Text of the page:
By William Mauldin
WASHINGTON -- As senior officials from the U.S. and China gathered in the Oval Office in February, President Trump had a simple message for his top negotiator, Robert Lighthizer: Close the deal.
"Mr. Lighthizer has done a great job," Mr. Trump told the negotiating teams, as reporters looked on. "But it's only a great job, Bob, if you get it finished, right?"
Three months later, the U.S.-China trade deal remains far from finished. Talks broke down this month as Beijing resisted U.S. demands that China change its laws to cement the accord, which Beijing saw as an assault on its sovereignty.
The impasse, after indications that a deal was in sight, reflects the Trump administration's determination that any deal should focus on long-term changes in Chinese economic and business rules. To trade lawyers and others following the talks, Mr. Lighthizer's fingerprints are plainly visible.
Before his appointment in 2017 as U.S. trade representative, Mr. Lighthizer spent three decades as a trade lawyer, largely representing U.S. Steel Corp. and other clients as they petitioned the U.S. government for tariffs on overseas rivals.
According to lawyers who have worked alongside Mr. Lighthizer for years, for him the goal of negotiation isn't to find a compromise or middle ground, but to pursue aggressively the best deal possible for his client. "He brings the characteristics to the table that you would want, " said Clete Willems, a former Trump administration trade adviser who recently joined law firm Akin, Gump Strauss, Hauer & Feld LLP. "His background suits him uniquely well to the situation" with China.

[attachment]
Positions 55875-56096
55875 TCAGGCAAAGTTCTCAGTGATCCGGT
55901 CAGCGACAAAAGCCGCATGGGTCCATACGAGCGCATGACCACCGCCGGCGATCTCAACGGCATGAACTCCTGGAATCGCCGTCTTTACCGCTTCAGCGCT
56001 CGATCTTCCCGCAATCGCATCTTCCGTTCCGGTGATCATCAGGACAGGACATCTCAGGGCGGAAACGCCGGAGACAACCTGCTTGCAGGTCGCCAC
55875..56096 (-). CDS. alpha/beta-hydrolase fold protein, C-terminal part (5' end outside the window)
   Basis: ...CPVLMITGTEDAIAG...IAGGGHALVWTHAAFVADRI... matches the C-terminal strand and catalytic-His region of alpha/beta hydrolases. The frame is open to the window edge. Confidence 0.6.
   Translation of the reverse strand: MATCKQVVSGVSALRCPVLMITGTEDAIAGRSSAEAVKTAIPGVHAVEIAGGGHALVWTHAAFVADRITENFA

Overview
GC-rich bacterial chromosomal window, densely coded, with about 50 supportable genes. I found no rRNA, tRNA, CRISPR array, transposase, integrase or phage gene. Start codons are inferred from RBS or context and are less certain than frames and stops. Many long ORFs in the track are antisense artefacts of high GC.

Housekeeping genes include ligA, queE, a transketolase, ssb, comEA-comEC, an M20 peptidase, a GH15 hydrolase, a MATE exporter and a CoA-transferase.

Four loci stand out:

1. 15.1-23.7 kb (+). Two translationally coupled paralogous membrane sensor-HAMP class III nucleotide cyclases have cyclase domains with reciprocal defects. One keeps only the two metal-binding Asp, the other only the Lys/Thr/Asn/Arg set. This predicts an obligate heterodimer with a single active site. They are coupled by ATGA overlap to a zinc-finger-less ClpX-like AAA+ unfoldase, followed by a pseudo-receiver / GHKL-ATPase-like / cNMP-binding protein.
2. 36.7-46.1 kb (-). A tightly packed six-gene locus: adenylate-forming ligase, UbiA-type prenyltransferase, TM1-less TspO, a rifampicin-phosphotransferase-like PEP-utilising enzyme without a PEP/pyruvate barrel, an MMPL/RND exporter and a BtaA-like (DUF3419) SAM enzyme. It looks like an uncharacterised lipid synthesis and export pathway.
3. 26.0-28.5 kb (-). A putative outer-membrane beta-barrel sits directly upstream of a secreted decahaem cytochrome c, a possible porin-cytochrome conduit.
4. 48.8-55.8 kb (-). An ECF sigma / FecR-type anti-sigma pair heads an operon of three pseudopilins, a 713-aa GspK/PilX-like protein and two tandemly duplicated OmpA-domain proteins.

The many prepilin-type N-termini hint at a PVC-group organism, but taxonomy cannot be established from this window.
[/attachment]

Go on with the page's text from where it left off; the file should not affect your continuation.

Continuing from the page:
Not everyone is a fan of the no-holds-barred approach. Miriam Sapiro, former acting U.S. trade representative in the Obama administration, said trade negotiators need to recognize that each side must score wins to reach a successful deal.
"If you're negotiating an agreement -- a trade agreement or really any agreement -- an approach of 'my way or the highway' is not likely to work," said Ms. Sapiro, in comments aimed at U.S. trade negotiators in general. "An adversarial hat may work at certain moments, but it's not necessarily going to be the strategy that gets you across the finish line."
Like the president, Mr. Lighthizer, 71 years old, eschews complex deals with several countries at once and has sought concessions from China unilaterally, despite many lawmakers' calls for a multilateral approach that wouldn't expose U.S. firms to so much risk from trade fights. "The more people you bring into the negotiations, the harder it is," Mr. Lighthizer told a House committee in March.
Mr. Lighthizer, who declined a request for an interview, does most of his work behind the scenes. But on occasion he will seize a public platform to attack trading partners' positions at crucial moments in the negotiations.
In 2018 talks to overhaul the North American Free Trade Agreement, or Nafta, he used a news conference to vent frustration against Canadian Foreign Minister Chrystia Freeland in Montreal, attacking a Canadian proposal for new auto rules.
Mr. Lighthizer later used some of the Canadian ideas in an auto deal he struck with Mexico. Ms. Freeland called Mr. Lighthizer a "true professional" last week after the two struck a deal to eliminate U.S. steel and aluminum tariffs and Canadian retaliation.